Blood Groups

Blood Groups-

 The discovery of blood groups by the Austrian Scientist Karl Landsteiner, in 1901. He was honored with Nobel Prize in 1930 for this discovery.More than 20 genetically determined blood group systems are known today. But, Landsteiner discovered two blood group systems called the ABO system and the Rh system. 


Based on the presence or absence of antigen A and antigen B, blood is divided into four groups:

  • ‘A’ group
  •  ‘B’ group
  •  ‘AB’ group
  •  ‘O’ group.
  1. Blood having antigen A belongs to ‘A’ group. This blood has β-antibody in the serum.
  2. Blood with antigen B and α-antibody belongs to ‘B’ group.
  3. If both the antigens are present, blood group is called ‘AB’ group and serum of this group does not contain any antibody.
  4. If both antigens are absent, the blood group is called ‘O’ group and both α and β antibodies are present in the serum. 

Antigen and Antibody present in ABO blood group-

Group Antigen in RBC Antibody in Serum
A A Anti-B
B B Anti-A
AB A $ B No antibody
O No antigen Anti A and Anti-B

 Importane of ABO group in Blood  Transfusion-

  • During blood transfusion, only compatible blood must be used. The one who gives blood is called the ‘donor’ and the one who receives the blood is called ‘recipient’.
  • While transfusing the blood, antigen of the donor and the antibody of the recipient are considered. The antibody of the donor and antigen of the recipient are ignored mostly.
  • Thus, RBC of ‘O’ group has no antigen and so agglutination does not occur with any other group of blood. So, ‘O’ group blood can be given to any blood group persons and the people with this blood group are called ‘universal donors’.
  • Plasma of AB group blood has no antibody. This does not cause agglutination of RBC from any other group of blood. People with AB group can receive blood from any blood group persons. So, people with this blood group are called ‘universal recipients’.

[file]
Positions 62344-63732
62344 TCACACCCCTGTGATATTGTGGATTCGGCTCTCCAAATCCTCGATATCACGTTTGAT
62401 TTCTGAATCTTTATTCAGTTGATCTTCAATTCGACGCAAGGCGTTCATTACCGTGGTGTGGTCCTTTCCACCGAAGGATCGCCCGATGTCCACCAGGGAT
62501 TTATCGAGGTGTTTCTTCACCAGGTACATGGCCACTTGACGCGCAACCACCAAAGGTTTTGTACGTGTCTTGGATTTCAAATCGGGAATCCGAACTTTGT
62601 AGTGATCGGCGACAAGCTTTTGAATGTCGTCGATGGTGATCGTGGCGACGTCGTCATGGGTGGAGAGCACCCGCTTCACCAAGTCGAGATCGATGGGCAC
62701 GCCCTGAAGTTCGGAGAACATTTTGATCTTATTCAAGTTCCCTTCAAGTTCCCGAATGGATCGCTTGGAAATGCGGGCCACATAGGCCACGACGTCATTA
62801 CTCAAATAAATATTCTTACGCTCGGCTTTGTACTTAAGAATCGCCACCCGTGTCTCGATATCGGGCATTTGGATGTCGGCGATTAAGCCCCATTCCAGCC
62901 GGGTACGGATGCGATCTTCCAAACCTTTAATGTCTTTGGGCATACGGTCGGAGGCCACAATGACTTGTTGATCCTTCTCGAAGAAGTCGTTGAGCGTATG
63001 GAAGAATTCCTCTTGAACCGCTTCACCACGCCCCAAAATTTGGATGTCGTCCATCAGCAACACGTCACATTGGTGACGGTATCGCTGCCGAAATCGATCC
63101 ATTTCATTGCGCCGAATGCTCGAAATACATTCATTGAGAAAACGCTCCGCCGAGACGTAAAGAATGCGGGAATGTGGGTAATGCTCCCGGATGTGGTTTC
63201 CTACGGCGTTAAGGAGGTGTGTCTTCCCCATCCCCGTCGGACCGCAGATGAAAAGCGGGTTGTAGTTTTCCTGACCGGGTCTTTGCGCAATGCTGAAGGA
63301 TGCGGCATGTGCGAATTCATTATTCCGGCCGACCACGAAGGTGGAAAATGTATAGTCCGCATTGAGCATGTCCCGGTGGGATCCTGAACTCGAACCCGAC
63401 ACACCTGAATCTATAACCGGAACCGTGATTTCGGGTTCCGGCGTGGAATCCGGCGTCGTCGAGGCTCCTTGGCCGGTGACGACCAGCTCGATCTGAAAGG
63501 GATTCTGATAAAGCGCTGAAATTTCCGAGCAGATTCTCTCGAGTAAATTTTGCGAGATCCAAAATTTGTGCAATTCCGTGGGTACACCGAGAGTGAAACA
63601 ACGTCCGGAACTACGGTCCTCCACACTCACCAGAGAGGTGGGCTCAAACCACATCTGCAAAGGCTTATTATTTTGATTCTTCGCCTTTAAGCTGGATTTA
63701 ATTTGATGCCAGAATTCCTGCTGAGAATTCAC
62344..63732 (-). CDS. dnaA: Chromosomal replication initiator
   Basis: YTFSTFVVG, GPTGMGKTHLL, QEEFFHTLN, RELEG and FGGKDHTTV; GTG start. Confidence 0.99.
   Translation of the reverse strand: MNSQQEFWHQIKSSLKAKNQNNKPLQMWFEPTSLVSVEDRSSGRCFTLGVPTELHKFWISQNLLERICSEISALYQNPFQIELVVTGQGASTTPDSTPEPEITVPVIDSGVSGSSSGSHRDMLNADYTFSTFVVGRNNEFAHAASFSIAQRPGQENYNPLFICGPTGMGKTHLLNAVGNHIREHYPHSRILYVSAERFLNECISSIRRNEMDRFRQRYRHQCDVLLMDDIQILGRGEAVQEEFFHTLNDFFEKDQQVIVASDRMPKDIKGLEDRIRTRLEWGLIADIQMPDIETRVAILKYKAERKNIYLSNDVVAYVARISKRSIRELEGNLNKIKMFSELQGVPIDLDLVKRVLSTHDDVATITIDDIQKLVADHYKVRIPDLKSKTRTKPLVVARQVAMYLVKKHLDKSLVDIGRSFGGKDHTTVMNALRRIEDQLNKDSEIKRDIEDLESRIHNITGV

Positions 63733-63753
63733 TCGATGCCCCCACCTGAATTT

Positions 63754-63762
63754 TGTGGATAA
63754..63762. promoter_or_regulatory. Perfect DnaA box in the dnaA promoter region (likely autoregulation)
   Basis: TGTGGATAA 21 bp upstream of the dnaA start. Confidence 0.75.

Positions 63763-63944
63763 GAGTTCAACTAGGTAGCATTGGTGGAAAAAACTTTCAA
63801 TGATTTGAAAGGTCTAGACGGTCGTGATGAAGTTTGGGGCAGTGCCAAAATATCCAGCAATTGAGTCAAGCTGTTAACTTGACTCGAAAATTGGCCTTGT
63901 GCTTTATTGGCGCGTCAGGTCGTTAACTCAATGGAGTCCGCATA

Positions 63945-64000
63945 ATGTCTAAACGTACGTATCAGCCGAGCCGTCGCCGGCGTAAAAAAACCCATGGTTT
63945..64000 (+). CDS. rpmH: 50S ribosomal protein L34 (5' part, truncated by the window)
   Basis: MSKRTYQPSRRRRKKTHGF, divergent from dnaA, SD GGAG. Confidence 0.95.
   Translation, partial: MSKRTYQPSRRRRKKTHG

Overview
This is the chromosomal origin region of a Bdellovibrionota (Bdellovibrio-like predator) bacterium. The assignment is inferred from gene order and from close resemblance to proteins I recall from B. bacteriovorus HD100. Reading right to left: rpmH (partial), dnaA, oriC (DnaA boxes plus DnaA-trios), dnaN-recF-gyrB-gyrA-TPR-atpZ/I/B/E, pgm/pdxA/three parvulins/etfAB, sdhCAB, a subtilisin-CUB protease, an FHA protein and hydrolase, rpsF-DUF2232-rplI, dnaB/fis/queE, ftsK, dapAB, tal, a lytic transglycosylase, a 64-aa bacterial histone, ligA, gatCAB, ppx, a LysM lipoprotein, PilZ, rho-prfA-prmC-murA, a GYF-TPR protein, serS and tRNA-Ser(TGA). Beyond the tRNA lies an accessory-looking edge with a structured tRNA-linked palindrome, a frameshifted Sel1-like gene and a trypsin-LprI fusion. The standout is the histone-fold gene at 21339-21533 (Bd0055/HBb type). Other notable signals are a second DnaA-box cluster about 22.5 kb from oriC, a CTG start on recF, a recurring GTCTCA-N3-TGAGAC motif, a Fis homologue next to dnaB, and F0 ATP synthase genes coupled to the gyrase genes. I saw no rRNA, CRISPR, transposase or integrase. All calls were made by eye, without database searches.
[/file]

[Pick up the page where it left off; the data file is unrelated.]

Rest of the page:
Rh Factor-

Rh factor is an antigen present in RBC. This antigen was discovered by Landsteiner and Wiener. It was first discovered in Rhesus monkey and hence the name ‘Rh factor’. There are many Rh antigens but only the D antigen is more antigenic in human.

The persons having D antigen are called ‘Rh positive’ and those without D antigen are called ‘Rh negative’. Among Indian population, 85% of people are Rh positive and 15% are Rh negative. Percentage of Rh positive people is more among black people. 

 Hemolytic Disease of Fetus and Newborn-

Hemolytic disease is the disease in fetus and newborn, characterized by abnormal hemolysis of RBCs. It is due to Rh incompatibility, i.e. the difference between the Rh blood group of the mother and baby. Hemolytic disease leads to erythroblastosis fetalis.

Erythroblastosis fetalis is a disorder in fetus, characterized by the presence of erythroblasts in blood. When a mother is Rh negative and fetus is Rh positive (the Rh factor being inherited from the father), usually the first child escapes the complications of Rh incompatibility. This is because the Rh antigen cannot pass from fetal blood into the mother’s blood through the placental barrier. 

Ultimately due to excessive hemolysis severe complica tions develop, viz.-  

  •  Severe anemia-Excessive hemolysis results in anemia and the infant dies when anemia becomes severe.
  •   Hydrops fetalis -Hydrops fetails is a serious condition in fetus, characterized by edema. Severe hemolysis results in the develop ment of edema, enlargement of liver and spleen and cardiac failure.
  •   Kernicterus. -Kernicterus is the form of brain damage in infants caused by severe jaundice. If the baby survives anemia in erythroblastosis fetalis (see above), then kernicterus develops because of high bilirubin content. 

Prevention or treatment for erythroblastosis fetalis- 

  • If mother is found to be Rh negative and fetus is Rh positive, anti D (antibody against D antigen) should be administered to the mother at 28th and 34th weeks of gestation, as prophylactic measure. If Rh negative mother delivers Rh positive baby, then anti D should be administered to the mother within 48 hours of delivery. This develops passive immunity and prevents the formation of Rh antibodies in mother’s blood. So, the hemolytic disease of newborn does not occur in a subsequent pregnancy.
  • If the baby is born with erythroblastosis fetalis, the treatment is given by means of exchange transfusion. Rh negative blood is transfused into the infant, replacing infant’s own Rh positive blood. It will now take at least 6 months for the infant’s new Rh positive blood to replace the transfused Rh negative blood. By this time, all the molecules of Rh antibody derived from the mother get destroyed.